Brislen on Tech
World class privacy legislation eludes our law makers
Privacy. It's one of those things that you may not realise is important until you've lost it. Once it's gone, there's no getting it back. Once your mother's maiden name or your first pet's name is out there, you can't magically retract it.
That wasn't so important in a paper-based world, but today we're digital and I don't just mean PIN numbers and password words either. I use my thumbprint to unlock my phone. My phone unlocks my bank account pretty much automatically these days. The next phone I have won't do anything so old fashioned - it will probably just use my facial features to let me (or a very good picture of me) open my apps and noodle around in my private life, in my company records, in my clients' data.
Which is why it's so important we have the right protections and the right instruments in place in our legal system to manage the collection and safe keeping of our data in this new world.
Unfortunately, our political servants have failed to do that.
The new Privacy Bill has been referred back from the select committee which has managed not to include some of the critically important elements that define strong legislation overseas, and in particular in the EU where the General Data Protection Regulation (GDPR) gives investigators and officers of the law some serious clout when dealing with reluctant or recalcitrant offenders.
Part of the GDPR regime is a fines system impressive enough to make even the megacorporations of the world sit up and take notice. After all, these are the organisations that gather our data, that share our data and which are often accused of misusing our data. Any system that doesn't take into account how to deal with Google, Facebook, Amazon and the like is a system that won't work.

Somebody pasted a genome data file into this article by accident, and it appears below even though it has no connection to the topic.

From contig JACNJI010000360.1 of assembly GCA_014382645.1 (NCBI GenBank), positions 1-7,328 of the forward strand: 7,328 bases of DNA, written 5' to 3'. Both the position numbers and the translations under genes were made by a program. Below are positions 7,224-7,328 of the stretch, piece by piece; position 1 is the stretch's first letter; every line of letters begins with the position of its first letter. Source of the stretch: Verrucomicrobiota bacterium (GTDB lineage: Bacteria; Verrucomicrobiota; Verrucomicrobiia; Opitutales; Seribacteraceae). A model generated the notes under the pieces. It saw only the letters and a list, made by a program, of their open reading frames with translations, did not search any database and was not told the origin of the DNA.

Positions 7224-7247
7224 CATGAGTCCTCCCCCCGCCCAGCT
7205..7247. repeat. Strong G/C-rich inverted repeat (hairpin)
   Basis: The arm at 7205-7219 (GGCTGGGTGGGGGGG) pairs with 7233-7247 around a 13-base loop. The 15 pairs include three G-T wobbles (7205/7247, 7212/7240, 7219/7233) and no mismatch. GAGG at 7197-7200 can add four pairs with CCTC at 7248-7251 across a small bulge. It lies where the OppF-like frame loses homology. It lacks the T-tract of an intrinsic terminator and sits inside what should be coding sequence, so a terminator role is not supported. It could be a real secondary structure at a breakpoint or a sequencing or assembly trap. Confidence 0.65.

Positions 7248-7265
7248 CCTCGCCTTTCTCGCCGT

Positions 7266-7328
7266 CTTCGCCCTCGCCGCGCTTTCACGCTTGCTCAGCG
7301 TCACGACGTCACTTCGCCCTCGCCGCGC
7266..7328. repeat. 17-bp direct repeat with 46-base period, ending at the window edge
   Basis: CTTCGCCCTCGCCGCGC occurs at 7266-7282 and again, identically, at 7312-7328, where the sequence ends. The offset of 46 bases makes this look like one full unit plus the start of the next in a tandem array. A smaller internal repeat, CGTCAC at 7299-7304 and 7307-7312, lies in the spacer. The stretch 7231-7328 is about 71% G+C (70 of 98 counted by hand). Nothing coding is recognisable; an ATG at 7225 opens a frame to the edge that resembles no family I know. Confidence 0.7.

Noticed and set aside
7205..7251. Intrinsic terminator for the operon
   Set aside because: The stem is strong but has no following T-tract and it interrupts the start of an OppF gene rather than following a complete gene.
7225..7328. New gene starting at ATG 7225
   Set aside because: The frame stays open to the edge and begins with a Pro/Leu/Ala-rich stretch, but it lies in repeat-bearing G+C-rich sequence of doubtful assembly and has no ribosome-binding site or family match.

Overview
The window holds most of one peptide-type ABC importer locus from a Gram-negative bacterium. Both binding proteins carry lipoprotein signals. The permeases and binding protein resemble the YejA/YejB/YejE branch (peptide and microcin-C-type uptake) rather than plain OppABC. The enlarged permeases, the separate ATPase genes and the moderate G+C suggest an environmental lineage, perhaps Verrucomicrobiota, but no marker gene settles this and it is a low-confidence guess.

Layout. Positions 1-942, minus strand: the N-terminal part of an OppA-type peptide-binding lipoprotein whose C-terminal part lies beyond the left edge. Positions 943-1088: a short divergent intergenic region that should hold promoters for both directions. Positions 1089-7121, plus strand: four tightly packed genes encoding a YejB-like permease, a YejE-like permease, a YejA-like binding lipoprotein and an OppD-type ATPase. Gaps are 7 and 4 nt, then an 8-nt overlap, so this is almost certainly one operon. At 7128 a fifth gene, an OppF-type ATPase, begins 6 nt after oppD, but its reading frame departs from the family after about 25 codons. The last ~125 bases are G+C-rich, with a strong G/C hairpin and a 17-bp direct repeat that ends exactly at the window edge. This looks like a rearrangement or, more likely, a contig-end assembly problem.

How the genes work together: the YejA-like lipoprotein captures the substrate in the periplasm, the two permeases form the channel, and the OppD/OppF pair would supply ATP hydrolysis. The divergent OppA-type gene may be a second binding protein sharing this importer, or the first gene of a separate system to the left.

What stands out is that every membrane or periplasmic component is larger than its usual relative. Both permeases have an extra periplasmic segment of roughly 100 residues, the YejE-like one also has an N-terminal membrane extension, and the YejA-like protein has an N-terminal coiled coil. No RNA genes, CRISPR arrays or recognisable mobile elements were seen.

GDPR fines weigh in at up to a whopping 2% of a company's annual turnover, something which gets taken pretty seriously and would involve senior company officers that misplace our data losing their jobs, and their golden handshakes, and their pensions, and rightly so.
The new Bill in New Zealand has fines of up to $10,000. I imagine the legal fees involved in wrestling that from a corporate would exceed $10,000 at a trot.
Worse still, there's no personal liability factored in, so if the CEO of a company in New Zealand fails to comply with the law, it's the company that gets fined, not the CEO. Personal liability sharpens the mind in ways little else can. Just ask Dame Jenny Shipley about her time as a board director.
But no, we will opt for a softer, more gentile approach that frankly will need to be redone after the first big privacy breach hits home.
Of course, by then it's just too late.
Parliament NZ - Privacy Bill
Twitter doesn't know what its users use it for
Once again a megacorporation worth (apparently) US$24 billion demonstrates that it has no clue what people use its service for.
Twitter, once the home of quick, chatty text-based communications between individuals, has largely missed out on the massive growth of social media giants like Facebook and YouTube, predominantly because of what makes the service so useful. It's timely, it's short, it's global.
So of course Twitter has done everything it can over the past few years to destroy the very things that make it work so well. It started by blocking many of the user-designed apps that connect to Twitter so they no longer function. Then it introduced a non-chronological feature so the company could push advertising tweets into your feed AND make it hard to follow discussions. Not content with that, it changed the "stars" to "hearts" whenever someone favourites a tweet (something many do as a form of bookmarking) and now it's decided to introduce a wave of new features that don't rank among the top 100 requested features of any user anywhere in the world.
It would appear the old adage is true - we aren't paying for the service, so we're not the customers.